Kenji Ishikawa is a scientific and technical journalist. He was born in Tokyo in 1958. After graduating from the College of Science at the Tokyo University of Science, he worked as a journalist for a weekly magazine and later became a freelance editor and writer. Besides writing novels and various columns, over the last 20 years, he has also written technical commentaries for general readers and conducted many interviews with leading engineers and researchers. His works cover scientific areas such as electricity, mechanics, aviation, astronomy, devices, materials, chemistry, computers, communication, robotics, and energy.
Kiyoshi Kawabata, PhD, ScD, is a professor emeritus in the Department of Physics, College of Science, at the Tokyo University of Science. Born in the Mie prefecture in 1940, Kawabata graduated from the School of Science, Division of Physics and Astronomy, at Kyoto University in 1964. While working on his doctorate, he studied abroad in the United States and received a PhD in astronomy from Penn State University in 1973. He was also awarded a ScD in astrophysics from Kyoto University. In 1981, he worked as a researcher at Columbia University and then worked for approximately eight years at NASA's Goddard Institute for Space Studies. In 1982, he began teaching as an assistant professor in the Department of Physics, College of Science, at the Tokyo University of Science, and he became a full professor there in 1990. He specializes in astrophysics, particularly observational cosmology and radiative transfer theory.
The Manga Guide to the Universe is a fun and engaging title.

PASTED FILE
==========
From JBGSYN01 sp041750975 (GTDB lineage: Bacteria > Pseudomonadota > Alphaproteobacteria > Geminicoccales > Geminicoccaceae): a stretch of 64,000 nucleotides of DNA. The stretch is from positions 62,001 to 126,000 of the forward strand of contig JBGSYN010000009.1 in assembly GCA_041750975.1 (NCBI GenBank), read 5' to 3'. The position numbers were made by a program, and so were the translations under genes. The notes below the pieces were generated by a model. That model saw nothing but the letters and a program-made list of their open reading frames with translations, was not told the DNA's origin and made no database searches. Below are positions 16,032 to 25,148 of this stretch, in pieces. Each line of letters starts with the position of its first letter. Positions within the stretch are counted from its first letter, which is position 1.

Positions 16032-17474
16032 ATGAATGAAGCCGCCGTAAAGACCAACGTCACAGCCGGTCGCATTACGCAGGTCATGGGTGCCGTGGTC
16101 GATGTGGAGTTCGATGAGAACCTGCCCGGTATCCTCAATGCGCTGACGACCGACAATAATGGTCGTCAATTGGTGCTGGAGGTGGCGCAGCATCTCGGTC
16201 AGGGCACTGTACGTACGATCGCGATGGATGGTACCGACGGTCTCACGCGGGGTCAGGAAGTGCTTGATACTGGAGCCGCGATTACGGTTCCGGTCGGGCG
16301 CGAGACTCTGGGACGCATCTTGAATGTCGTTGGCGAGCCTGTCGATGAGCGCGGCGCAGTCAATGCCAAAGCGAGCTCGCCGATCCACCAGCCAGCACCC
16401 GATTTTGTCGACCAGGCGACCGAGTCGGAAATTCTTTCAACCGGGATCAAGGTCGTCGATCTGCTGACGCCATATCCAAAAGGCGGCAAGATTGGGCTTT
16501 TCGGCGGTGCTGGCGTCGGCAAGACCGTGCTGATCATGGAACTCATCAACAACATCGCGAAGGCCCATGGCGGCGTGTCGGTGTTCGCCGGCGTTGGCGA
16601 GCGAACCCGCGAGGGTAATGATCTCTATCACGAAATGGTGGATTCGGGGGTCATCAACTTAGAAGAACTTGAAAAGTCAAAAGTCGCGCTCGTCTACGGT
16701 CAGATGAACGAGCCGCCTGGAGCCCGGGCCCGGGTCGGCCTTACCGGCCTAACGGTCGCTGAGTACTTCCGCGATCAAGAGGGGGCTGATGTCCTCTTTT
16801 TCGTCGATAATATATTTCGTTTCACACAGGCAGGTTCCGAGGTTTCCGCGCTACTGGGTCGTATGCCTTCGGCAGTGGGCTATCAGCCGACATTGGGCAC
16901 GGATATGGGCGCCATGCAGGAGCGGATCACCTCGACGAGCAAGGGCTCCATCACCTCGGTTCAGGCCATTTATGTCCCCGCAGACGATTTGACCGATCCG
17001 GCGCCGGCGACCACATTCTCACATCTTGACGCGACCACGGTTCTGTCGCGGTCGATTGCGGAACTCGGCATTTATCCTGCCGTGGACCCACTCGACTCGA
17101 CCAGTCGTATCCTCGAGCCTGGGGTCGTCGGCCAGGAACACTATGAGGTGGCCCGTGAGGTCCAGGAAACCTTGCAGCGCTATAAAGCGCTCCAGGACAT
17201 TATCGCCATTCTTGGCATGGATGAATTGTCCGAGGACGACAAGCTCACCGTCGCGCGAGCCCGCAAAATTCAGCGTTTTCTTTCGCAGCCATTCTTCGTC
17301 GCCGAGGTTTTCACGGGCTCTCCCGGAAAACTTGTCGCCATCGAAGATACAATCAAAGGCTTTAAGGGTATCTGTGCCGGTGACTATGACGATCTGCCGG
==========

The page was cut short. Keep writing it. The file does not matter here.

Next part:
Where these books absolutely shine is how easy it is to apply the material to things you know so that you can learn it in the stories.
From him they learn the ancient myths about the origin of the universe, as well as the different theories of the geocentric model.
Purchased by school district. Didn't hear any complaints from the teacher (and I would), so assume all's good.Published 2 months ago by CJ Harris
These education books are very nice and are easy to relate with the information in these books. These are great.Published 13 months ago by M G
Since opening this gift, she hasn't put it down and is more engrossed than ever into super science subjects. Thank you!Published 16 months ago by Crystal Blasius
This is a very fun book, filled with facts and interesting explanations on the universe and astronomy. Read morePublished 16 months ago by Kharan
The storyline is about a school's drama club which is in danger of being shut down. This is because it has had very little participation in the school's extracurricular activities... Read morePublished 23 months ago by Tim Seelig
I typically wouldn't sit down and read a book about the universe. Don't get me wrong: I absolutely love reading space new and seeing how technology is helping us learn more about... Read morePublished on April 9, 2013 by Maikeru
Title: The Manga Guide to the Universe
Authors: Kenji Ishikawa, Kiyoshi Kawabata and Verte Corp. Read more
Got this for my girlfriend as a Valentines Day gift. Needless to say we definitely got down and nerdy, if you know what I mean.Published on February 19, 2013 by Tristin Atwood
I bought this as a gift for my college age daughter who loves Manga. This book is very interesting, informative, educational and fun! She loves it! Read morePublished on December 15, 2012 by M. Eynon